We have closed kudos on this post at this time. Thank you to everyone who kudo'ed their RSVP--your invitations are coming soon!  Miss the window to RSVP? Don't worry--you can catch the recording of the meeting this week in the Community.  Details coming soon!   *****   It's time for the SECOND Power Apps Copilot Coffee Chat featuring the Copilot Studio product team, which will be held LIVE on April 3, 2024 at 9:30 AM Pacific Daylight Time (PDT).     This is an incredible opportunity to connect with members of the Copilot Studio product team and ask them anything about Copilot Studio. We'll share our special guests with you shortly--but we want to encourage to mark your calendars now because you will not want to miss the conversation.   This live event will give you the unique opportunity to learn more about Copilot Studio plans, where we’ll focus, and get insight into upcoming features. We’re looking forward to hearing from the community, so bring your questions!   TO GET ACCESS TO THIS EXCLUSIVE AMA: Kudo this post to reserve your spot! Reserve your spot now by kudoing this post.  Reservations will be prioritized on when your kudo for the post comes through, so don't wait! Click that "kudo button" today.   Invitations will be sent on April 2nd.Users posting Kudos after April 2nd. at 9AM PDT may not receive an invitation but will be able to view the session online after conclusion of the event. Give your "kudo" today and mark your calendars for April 3rd, 2024 at 9:30 AM PDT and join us for an engaging and informative session!

Tuesday Tip: Blogging in the Community is a Great Way to Start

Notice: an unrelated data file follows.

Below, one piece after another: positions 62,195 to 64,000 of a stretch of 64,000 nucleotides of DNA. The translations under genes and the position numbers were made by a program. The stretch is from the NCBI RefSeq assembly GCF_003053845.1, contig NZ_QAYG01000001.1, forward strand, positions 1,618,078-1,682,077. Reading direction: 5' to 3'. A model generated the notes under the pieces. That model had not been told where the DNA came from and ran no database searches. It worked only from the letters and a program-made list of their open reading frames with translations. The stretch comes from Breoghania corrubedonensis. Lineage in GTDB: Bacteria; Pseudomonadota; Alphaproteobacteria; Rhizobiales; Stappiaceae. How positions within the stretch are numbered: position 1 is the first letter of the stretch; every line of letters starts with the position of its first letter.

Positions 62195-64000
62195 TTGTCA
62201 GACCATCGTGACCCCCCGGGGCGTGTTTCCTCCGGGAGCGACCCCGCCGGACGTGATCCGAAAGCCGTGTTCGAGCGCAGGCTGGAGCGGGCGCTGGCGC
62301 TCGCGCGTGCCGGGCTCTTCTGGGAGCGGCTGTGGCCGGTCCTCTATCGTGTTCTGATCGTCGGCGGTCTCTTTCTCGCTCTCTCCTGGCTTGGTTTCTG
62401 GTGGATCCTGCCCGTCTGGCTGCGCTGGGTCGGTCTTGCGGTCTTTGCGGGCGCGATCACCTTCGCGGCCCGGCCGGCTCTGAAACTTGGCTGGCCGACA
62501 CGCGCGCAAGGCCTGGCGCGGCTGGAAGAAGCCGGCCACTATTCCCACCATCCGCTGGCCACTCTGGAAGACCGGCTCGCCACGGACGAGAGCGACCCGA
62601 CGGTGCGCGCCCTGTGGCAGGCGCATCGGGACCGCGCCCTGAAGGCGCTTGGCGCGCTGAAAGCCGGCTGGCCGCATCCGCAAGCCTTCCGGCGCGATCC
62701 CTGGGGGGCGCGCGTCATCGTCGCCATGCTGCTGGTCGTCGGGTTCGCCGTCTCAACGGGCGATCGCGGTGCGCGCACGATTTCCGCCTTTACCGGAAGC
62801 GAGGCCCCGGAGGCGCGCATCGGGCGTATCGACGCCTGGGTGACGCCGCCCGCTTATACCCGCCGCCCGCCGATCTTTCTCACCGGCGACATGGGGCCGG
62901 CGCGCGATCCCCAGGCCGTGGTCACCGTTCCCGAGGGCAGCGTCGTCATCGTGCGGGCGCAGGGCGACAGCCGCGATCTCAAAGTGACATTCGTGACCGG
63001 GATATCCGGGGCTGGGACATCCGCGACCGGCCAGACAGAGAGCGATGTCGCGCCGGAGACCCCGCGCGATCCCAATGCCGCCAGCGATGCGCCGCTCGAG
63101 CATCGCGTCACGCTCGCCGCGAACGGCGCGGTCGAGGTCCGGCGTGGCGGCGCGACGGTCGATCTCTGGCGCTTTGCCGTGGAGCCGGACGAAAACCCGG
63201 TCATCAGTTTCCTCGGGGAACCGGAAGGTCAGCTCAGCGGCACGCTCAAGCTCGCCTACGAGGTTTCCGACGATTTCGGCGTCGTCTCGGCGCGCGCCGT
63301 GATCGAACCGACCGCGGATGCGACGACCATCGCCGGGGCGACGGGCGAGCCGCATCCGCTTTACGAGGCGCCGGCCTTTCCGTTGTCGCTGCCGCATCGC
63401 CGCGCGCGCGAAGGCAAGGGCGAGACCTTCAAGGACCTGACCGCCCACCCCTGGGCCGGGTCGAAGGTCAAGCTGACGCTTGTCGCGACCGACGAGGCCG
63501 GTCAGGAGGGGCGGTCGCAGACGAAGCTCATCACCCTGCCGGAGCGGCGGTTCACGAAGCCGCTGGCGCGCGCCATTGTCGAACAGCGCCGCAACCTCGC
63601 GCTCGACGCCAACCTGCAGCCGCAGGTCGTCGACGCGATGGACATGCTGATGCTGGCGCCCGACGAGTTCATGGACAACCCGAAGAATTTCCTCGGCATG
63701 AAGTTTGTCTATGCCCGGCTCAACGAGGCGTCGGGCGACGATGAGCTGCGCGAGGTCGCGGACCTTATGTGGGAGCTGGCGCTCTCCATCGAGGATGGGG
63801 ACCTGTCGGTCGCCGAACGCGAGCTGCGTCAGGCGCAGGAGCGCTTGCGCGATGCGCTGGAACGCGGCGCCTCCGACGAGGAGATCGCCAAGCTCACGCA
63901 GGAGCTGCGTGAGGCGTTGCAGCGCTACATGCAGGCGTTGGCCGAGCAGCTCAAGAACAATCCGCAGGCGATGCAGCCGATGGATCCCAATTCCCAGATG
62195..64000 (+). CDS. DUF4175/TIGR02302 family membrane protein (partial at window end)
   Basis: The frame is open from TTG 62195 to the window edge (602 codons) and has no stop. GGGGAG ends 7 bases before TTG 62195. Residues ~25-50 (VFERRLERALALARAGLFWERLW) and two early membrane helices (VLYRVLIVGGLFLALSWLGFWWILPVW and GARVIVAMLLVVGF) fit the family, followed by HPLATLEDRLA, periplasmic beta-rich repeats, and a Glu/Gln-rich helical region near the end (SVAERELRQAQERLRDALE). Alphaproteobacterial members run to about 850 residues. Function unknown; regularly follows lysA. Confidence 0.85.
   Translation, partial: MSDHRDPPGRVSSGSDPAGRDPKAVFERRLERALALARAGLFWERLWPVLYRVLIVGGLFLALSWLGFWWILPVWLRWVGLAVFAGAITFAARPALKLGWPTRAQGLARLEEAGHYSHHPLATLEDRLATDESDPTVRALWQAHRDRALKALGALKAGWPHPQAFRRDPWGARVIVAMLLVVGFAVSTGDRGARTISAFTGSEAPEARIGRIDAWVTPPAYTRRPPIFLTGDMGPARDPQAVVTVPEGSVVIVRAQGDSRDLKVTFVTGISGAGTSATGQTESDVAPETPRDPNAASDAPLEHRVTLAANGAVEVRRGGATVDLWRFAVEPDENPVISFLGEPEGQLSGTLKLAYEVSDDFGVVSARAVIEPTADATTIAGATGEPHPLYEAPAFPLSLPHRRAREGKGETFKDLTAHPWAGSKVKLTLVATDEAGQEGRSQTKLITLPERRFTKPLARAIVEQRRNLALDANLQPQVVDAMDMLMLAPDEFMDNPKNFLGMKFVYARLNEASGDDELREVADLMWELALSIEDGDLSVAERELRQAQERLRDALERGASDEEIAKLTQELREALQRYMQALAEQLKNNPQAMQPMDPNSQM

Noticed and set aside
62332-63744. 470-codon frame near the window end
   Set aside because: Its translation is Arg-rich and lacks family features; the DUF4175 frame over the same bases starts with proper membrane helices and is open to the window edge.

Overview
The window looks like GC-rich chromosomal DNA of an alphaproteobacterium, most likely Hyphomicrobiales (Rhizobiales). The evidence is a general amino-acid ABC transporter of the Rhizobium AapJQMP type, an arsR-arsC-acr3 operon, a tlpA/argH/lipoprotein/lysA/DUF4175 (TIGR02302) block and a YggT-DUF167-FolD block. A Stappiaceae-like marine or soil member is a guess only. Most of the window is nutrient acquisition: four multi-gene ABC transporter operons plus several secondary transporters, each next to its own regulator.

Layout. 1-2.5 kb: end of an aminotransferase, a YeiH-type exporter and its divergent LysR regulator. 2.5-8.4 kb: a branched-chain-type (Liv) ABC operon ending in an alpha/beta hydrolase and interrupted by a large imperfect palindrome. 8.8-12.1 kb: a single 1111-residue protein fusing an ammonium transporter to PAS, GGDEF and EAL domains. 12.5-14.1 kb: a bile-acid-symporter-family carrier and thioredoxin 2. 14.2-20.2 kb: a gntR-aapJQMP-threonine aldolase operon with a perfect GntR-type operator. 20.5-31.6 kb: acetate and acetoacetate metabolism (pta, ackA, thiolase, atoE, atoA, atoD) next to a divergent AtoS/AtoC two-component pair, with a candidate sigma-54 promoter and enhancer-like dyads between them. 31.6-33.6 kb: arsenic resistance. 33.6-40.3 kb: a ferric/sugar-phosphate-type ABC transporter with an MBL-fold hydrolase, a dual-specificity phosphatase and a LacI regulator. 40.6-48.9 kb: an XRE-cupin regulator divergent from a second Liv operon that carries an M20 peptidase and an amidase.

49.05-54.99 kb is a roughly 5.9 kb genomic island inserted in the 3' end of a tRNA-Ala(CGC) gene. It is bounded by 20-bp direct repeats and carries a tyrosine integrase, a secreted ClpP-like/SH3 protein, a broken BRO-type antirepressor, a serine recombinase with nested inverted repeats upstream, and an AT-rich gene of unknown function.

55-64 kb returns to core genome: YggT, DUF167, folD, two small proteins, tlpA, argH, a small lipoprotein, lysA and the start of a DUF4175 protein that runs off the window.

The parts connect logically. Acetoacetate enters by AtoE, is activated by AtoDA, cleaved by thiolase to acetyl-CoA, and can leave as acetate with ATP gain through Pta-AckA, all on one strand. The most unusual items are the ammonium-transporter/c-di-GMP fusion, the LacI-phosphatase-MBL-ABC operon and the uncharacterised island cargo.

TUESDAY TIPS are our way of communicating helpful things we've learned or shared that have helped members of the Community. Whether you're just getting started or you're a seasoned pro, Tuesday Tips will help you know where to go, what to look for, and navigate your way through the ever-growing--and ever-changing--world of the Power Platform Community! We cover basics about the Community, provide a few "insider tips" to make your experience even better, and share best practices gleaned from our most active community members and Super Users.   With so many new Community members joining us each week, we'll also review a few of our "best practices" so you know just "how" the Community works, so make sure to watch the News & Announcements each week for the latest and greatest Tuesday Tips!   This Week's Topic: Blogging in the Community Are you new to our Communities and feel like you may know a few things to share, but you're not quite ready to start answering questions in the forums? A great place to start is the Community blog! Whether you've been using Power Platform for awhile, or you're new to the low-code revolution, the Community blog is a place for anyone who can write, has some great insight to share, and is willing to commit to posting regularly! In other words, we want YOU to join the Community blog.    Why should you consider becoming a blog author? Here are just a few great reasons. 🎉   Learn from Each Other: Our community is like a bustling marketplace of ideas. By sharing your experiences and insights, you contribute to a dynamic ecosystem where makers learn from one another. Your unique perspective matters! Collaborate and Innovate: Imagine a virtual brainstorming session where minds collide, ideas spark, and solutions emerge. That’s what our community blog offers—a platform for collaboration and innovation. Together, we can build something extraordinary. Showcase the Power of Low-Code: You know that feeling when you discover a hidden gem? By writing about your experience with your favorite Power Platform tool, you’re shining a spotlight on its capabilities and real-world applications. It’s like saying, “Hey world, check out this amazing tool!” Earn Trust and Credibility: When you share valuable information, you become a trusted resource. Your fellow community members rely on your tips, tricks, and know-how. It’s like being the go-to friend who always has the best recommendations. Empower Others: By contributing to our community blog, you empower others to level up their skills. Whether it’s a nifty workaround, a time-saving hack, or an aha moment, your words have impact. So grab your keyboard, brew your favorite beverage, and start writing! Your insights matter and your voice counts! With every blog shared in the Community, we all do a better job of tackling complex challenges with gusto. 🚀   Welcome aboard, future blog author! ✍️✏️🌠 Get started blogging across the Power Platform Communities today! Just follow one of the links below to begin your blogging adventure.   Power Apps: https://powerusers.microsoft.com/t5/Power-Apps-Community-Blog/bg-p/PowerAppsBlog Power Automate: https://powerusers.microsoft.com/t5/Power-Automate-Community-Blog/bg-p/MPABlog Copilot Studio: https://powerusers.microsoft.com/t5/Copilot-Studio-Community-Blog/bg-p/PVACommunityBlog Power Pages: https://powerusers.microsoft.com/t5/Power-Pages-Community-Blog/bg-p/mpp_blog   When you follow the link, look for the Message Admins button like this on the page's right rail, and let us know you're interested. We can't wait to connect with you and help you get started. Thanks for being part of our incredible community--and thanks for becoming part of the community blog!